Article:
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The Heater

Issue 44 by Micaela Edelson

It’s late October and the cold has begun. Normally, the winter comes, the world freezes, and by the Spring, the frigidity of dormancy melts and the earth is reborn again.

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Lightbulb

Issue 44 by Jon Shorr

It was during one of those Rockford Files car chases on TV that Mrs. Leonard Y. Silver knocked on my door. I didn’t hear it at first because Mrs. Silver’s three knocks coincided perfectly with that three-chord banjo stinger…

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The Playlist

Issue 44 by M. Betsy Smith

I knelt in front of the oak cabinets, the knees of my jeans instantly saturated by the soaking wet carpet. I was so tired, but I had to get his record albums out.

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Birdsong

Issue 44 by Jennifer Fox

I had never heard anything quite like it before, yet there was something familiar about it. It was almost songlike, this noise, punctuated with agony and mournfulness.

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Where is Love?

Issue 44 by Michael McQuillan

An aspirational God is manifest in an infant’s birth, the sun’s warmth, a shoreline’s rippling waves. It appeals to conscience, evokes compassion, succumbs to the primal force of base behavior. Order and chaos, hope and longing, love and indifference recycle themselves.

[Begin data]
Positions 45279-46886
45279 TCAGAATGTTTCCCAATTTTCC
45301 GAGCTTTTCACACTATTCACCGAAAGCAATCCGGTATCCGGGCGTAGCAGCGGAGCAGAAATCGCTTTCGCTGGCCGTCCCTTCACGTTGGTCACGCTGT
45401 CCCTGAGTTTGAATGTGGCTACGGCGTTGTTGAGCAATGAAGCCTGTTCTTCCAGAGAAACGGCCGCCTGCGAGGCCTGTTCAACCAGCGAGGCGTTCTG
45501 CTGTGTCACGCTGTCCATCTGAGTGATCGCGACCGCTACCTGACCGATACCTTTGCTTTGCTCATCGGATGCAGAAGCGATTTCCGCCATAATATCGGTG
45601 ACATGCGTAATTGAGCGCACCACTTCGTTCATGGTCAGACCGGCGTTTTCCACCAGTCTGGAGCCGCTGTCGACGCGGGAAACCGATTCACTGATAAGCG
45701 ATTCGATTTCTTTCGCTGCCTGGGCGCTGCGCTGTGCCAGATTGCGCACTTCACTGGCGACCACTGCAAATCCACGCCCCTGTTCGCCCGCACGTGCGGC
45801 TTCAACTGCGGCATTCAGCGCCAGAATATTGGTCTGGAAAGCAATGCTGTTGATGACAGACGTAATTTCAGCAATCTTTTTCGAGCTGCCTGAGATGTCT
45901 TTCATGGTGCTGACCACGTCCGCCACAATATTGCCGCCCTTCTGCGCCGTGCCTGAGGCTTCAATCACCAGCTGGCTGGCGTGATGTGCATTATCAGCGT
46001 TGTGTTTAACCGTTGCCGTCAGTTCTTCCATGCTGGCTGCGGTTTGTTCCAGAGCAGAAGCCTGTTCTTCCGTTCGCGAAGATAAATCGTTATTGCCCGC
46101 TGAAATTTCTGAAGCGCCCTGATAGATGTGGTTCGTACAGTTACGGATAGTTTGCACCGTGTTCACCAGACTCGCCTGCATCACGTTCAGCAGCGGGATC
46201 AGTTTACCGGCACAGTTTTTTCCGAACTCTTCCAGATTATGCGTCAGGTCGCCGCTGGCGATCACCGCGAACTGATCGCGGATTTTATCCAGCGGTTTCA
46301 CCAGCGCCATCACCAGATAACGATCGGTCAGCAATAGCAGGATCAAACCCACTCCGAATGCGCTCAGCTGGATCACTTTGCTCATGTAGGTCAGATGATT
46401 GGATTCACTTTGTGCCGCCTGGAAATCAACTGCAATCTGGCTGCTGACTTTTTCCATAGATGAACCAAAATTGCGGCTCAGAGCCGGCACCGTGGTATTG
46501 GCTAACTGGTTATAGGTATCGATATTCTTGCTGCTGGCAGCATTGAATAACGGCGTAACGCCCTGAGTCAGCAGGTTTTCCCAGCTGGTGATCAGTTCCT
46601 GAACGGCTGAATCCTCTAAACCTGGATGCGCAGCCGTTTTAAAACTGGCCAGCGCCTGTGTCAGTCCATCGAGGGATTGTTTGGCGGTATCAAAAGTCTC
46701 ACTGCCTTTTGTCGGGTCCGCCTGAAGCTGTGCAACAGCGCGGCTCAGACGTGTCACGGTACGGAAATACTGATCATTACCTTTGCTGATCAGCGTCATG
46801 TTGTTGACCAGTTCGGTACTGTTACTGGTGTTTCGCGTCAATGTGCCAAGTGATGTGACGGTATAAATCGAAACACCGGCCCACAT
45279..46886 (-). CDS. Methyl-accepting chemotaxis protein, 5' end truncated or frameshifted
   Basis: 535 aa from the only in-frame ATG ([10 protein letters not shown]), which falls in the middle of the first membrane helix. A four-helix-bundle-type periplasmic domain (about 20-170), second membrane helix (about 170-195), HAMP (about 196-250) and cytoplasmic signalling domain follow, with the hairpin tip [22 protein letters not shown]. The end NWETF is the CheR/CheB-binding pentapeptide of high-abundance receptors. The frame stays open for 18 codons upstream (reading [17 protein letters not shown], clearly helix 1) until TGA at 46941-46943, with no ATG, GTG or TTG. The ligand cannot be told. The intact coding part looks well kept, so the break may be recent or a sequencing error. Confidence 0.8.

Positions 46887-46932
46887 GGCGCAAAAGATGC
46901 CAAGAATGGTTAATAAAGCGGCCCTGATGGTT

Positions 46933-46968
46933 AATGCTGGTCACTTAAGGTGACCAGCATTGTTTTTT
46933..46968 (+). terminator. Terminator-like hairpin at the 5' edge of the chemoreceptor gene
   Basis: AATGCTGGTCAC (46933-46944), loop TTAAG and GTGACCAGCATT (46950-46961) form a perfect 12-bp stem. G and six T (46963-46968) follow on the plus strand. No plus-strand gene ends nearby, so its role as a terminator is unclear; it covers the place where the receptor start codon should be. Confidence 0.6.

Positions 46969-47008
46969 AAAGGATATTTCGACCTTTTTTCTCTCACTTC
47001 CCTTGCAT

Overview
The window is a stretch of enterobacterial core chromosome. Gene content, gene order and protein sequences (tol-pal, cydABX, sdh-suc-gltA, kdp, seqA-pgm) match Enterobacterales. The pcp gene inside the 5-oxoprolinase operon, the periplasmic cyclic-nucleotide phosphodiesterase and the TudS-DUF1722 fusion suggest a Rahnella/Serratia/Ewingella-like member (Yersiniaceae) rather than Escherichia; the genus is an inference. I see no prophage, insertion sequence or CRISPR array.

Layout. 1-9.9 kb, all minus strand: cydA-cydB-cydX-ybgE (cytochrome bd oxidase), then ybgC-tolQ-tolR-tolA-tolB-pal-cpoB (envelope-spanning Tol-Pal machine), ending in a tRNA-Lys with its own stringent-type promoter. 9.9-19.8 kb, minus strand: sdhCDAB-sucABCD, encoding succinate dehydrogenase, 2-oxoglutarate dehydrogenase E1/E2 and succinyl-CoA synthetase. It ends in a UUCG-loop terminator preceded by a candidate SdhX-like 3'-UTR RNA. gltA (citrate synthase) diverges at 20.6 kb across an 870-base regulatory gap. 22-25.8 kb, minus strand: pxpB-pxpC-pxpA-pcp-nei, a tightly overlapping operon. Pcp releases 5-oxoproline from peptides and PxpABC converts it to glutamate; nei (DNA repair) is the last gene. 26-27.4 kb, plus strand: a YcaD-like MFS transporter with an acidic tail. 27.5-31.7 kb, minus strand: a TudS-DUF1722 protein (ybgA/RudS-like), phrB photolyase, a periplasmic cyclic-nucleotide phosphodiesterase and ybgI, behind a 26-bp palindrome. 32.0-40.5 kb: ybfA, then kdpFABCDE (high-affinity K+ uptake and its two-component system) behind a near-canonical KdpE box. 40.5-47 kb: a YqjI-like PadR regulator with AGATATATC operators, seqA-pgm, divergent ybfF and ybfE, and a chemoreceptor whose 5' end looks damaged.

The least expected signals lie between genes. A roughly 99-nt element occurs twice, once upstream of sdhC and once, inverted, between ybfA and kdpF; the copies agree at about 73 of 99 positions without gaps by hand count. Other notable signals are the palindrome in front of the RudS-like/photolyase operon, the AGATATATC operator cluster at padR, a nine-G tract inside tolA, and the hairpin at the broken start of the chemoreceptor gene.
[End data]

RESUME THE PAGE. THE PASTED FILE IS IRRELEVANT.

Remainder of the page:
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Learning German in Central Pennsylvania

Issue 43 by Valerie Little

“I thought of you last night,” Professor H says nonchalantly, studying me as I drape my houndstooth printed coat over his office loveseat. A Tetris of stacked papers, folders, and CDs make sitting on said loveseat impossible. Except for that one time when he cleared it off so I could sleep while he worked on his book about Schumann and Brahms. Even after the innumerable hours we’ve prized in this office, I still don’t always know how to read his particular kind of strange. Taking my usual seat across from H, I feel a flash self-consciousness, wanting to hide the shape of my body.

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The Sum of Our Differences Equals Mom

Issue 43 by Andrew Sarewitz

Just as a person may have unexpected contradictions to his temperament, two very different men can each mirror an individual they know well. My oldest sibling told me he sees himself as being a lot like our mother. It’s not that I didn’t believe him, I simply thought I was the one who wore the analogous traits. Since my brother and I practically live opposing lives, I hadn’t thought we both could carry on Mom’s personality. Mom died in 2014.

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The Runner

Issue 42 by Julie Labuszewski

The track meet ended late in the afternoon that day. She and a handful of her teammates in victory blue track uniforms gathered around the front of the high school waiting for their rides. She was fourteen, a freshman. She didn’t know then that she would be the last one left.